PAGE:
"To take the original meaning of the Fourteenth Amendment seriously is to take economic liberties seriously," says George Thomas, an associate professor of government at Claremont McKenna College.
Thomas notes that, for most of our nation's history, there wasn't a rigid distinction between civil and economic liberties. The Bill of Rights treated them all as fundamental rights, and, as can be seen in the famous passage, the Fourteenth Amendment continued this tradition: "No State shall make or enforce any law which shall abridge the privileges or immunities of citizens of the United States; nor shall any State deprive any person of life, liberty, or property, without due process of law; nor deny to any person within its jurisdiction the equal protection of the laws."
Thomas explains that the separation between civil and economic liberties began during the Franklin Roosevelt era, when various economic liberties seemed to be written out of the Constitution. He shows how recent Supreme Court decisions, such as in Kelo v. City of New London, which granted governments wider economic domain powers, and McDonald v. Chicago, which extended the Second Amendment right to "keep and bear arms" to states and localities, figure in to how America defines and protects fundamental rights and economic liberties.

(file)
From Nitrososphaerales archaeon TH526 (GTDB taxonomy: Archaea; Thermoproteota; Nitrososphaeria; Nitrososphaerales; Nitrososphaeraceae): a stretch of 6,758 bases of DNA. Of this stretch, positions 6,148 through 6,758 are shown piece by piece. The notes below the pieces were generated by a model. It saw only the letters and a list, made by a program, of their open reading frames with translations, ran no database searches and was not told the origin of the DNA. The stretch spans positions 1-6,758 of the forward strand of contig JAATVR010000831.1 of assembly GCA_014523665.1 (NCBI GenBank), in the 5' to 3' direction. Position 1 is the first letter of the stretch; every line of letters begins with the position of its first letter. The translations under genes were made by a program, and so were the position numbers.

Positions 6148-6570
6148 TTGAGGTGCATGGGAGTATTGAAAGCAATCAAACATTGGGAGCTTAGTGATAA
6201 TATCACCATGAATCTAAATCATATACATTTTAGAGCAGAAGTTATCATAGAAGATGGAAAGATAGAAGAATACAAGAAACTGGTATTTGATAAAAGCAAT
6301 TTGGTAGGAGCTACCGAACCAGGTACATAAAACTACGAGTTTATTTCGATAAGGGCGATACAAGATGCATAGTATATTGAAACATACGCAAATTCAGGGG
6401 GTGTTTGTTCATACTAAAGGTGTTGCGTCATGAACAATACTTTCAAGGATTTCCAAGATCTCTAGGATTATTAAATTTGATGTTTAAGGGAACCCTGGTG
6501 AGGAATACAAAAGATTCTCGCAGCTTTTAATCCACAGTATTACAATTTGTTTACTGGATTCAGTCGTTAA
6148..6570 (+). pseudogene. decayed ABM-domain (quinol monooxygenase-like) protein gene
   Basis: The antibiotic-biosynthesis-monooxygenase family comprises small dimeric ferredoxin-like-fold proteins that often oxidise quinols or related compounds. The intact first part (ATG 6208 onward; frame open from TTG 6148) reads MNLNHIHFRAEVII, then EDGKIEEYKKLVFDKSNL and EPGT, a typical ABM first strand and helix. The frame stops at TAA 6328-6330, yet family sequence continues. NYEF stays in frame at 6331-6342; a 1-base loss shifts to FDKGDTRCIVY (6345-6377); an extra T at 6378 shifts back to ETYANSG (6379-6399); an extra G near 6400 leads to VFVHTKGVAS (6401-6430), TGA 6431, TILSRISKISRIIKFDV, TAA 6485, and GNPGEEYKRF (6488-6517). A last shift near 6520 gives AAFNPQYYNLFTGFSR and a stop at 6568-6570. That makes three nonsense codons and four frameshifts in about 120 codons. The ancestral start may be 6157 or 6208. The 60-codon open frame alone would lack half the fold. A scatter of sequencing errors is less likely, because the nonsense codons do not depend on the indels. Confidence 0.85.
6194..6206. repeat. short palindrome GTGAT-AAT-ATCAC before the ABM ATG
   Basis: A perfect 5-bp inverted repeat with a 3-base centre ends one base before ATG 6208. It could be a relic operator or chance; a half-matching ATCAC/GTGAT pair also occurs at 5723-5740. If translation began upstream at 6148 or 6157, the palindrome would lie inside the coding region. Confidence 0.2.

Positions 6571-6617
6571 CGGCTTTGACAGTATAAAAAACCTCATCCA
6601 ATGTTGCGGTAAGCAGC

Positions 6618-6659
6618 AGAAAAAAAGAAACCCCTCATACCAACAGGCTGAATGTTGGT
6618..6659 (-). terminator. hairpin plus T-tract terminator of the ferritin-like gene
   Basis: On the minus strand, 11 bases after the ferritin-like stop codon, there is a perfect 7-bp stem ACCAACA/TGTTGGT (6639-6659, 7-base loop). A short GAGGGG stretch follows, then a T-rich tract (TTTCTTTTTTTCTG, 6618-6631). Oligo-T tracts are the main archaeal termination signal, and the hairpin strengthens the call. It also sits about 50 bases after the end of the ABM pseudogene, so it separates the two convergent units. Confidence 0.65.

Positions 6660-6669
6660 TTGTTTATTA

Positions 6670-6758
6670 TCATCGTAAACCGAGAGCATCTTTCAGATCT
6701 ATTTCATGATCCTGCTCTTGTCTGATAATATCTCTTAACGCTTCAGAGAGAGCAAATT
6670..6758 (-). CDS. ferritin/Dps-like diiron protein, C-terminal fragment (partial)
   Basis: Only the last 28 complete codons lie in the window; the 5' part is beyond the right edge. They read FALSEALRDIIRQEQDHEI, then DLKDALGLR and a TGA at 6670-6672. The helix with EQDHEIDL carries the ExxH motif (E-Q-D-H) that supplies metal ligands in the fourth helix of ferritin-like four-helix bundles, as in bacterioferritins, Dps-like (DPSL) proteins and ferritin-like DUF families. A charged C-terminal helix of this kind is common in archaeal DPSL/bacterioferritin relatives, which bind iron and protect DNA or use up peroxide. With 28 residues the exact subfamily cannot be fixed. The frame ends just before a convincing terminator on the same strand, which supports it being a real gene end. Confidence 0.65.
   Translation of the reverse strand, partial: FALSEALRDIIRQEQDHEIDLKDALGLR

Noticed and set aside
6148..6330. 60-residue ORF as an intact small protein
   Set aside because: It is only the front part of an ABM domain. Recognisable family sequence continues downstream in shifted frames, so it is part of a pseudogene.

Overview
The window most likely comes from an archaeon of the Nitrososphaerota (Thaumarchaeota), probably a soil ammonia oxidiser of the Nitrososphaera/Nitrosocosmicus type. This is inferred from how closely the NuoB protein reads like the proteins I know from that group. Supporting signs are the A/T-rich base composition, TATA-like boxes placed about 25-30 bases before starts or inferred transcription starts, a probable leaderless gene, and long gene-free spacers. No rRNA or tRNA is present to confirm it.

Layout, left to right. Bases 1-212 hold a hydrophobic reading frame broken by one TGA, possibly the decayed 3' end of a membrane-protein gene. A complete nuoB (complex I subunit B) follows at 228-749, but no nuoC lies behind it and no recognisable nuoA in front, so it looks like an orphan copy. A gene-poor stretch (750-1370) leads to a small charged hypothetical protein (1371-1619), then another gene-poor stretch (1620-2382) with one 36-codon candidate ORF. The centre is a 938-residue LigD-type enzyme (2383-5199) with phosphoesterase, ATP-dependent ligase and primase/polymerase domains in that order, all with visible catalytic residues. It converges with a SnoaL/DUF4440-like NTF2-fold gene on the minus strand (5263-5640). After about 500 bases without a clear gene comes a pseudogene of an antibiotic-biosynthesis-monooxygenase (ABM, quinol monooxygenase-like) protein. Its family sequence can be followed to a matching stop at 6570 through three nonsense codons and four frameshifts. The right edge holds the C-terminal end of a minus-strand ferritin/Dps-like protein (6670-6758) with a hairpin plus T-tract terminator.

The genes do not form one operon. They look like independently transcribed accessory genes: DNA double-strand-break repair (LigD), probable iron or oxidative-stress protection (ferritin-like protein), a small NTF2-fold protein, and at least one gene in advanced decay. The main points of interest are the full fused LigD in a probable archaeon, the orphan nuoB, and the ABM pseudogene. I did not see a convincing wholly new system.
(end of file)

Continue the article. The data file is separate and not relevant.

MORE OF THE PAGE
Approximately 10 minutes.
Interview by Sam Corcos. Shot and edited by Hawk Jensen.
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